- The Washington Times - Friday, May 28, 2004

CHILE

Pinochet stripped of immunity

SANTIAGO — A court stripped Gen. Augusto Pinochet of his immunity from prosecution yesterday, paving the way for the trial of the former Chilean dictator on human rights charges.

The court voted 14-9 to lift the immunity that the 88-year-old Gen. Pinochet been granted as former president, a court clerk said.

The decision may still be appealed to the Supreme Court, which has repeatedly ruled that Gen. Pinochet is physically and mentally unfit to stand trial.

SERBIA AND MONTENEGRO

Newspaper editor killed by gunmen

PODGORICA — Gunmen fatally shot the editor of a conservative daily in Montenegro early yesterday, witnesses and an investigative judge said.

The assailants used an automatic rifle to shoot Dusko Jovanovic, editor-in-chief of the Podgorica-based Dan daily, as he got into his car in front of the newspaper’s main office, witnesses and investigative Judge Radomir Ivanovic said.

Mr. Jovanovic was considered close to conservative opposition parties in Montenegro. The paper frequently criticized the ruling coalition headed by Prime Minister Milo Djukanovi.

IRAN

Quake in villages kills at least 23

TEHRAN — An earthquake rocked the Alborz mountain chain in northern Iran yesterday, killing at least 23 persons and damaging scores of villages, officials said.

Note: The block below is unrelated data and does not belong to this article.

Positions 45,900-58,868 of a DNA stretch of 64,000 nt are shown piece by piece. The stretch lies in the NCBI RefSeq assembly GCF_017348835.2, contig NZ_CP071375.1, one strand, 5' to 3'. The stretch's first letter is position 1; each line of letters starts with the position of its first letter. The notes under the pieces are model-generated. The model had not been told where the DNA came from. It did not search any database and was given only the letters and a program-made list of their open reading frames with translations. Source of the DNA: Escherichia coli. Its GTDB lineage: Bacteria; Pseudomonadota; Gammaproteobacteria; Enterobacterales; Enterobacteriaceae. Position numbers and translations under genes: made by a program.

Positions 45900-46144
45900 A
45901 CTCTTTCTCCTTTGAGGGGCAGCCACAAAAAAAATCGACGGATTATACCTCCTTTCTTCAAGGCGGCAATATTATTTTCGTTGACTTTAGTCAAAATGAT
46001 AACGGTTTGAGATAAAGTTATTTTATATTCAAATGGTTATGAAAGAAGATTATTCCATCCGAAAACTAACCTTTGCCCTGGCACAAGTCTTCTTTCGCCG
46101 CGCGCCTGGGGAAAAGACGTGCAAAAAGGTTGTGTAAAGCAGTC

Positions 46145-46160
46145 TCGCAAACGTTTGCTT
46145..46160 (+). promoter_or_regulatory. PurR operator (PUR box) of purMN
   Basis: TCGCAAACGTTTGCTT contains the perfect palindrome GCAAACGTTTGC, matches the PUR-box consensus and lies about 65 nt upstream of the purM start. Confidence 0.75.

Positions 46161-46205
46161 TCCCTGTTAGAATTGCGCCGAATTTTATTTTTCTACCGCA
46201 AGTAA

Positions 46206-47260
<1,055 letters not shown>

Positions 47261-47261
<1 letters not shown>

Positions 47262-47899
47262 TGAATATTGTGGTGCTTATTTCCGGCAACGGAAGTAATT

The United States Geological Survey said the tremor had a magnitude of 6.2 — powerful enough to bring down many buildings.

Local memories are still fresh from an earthquake that devastated the city of Bam in the southeast on Dec. 26. It measured 6.8 and killed more than 20,000 people.

IVORY COAST

Government opposes child plantation labor

GRAND BASSAM — Ivory Coast pledged yesterday to eradicate child labor on its cocoa plantations, but officials said the country still faced the threat of a boycott by U.S. chocolate makers starting in July next year.

Government officials said the Ivory Coast, the world’s top cocoa grower, would be unable to sell cocoa to buyers in the United States after July 2005 if it did not certify its beans as being cultivated without the use of forced child labor.

Global cocoa and chocolate industry figures signed an agreement in late 2001 pledging to set up a certification system by July of next year to ensure that children are not forced to work in dangerous conditions on cocoa plantations.

IRAQ

Japanese reporters killed in ambush

BAGHDAD — Two Japanese free-lance journalists were killed in a rocket-propelled grenade attack south of Baghdad, the Japanese Foreign Ministry said early today.

The director of a hospital in Mahmudiya, Iraq, Imad al-Maliki Mahmudiya, said two severely burned bodies were brought to the hospital yesterday and identified by their Iraqi driver as Japanese journalists.

Japan’s Foreign Ministry had earlier confirmed the attack but said it did not know the fate of the journalists.

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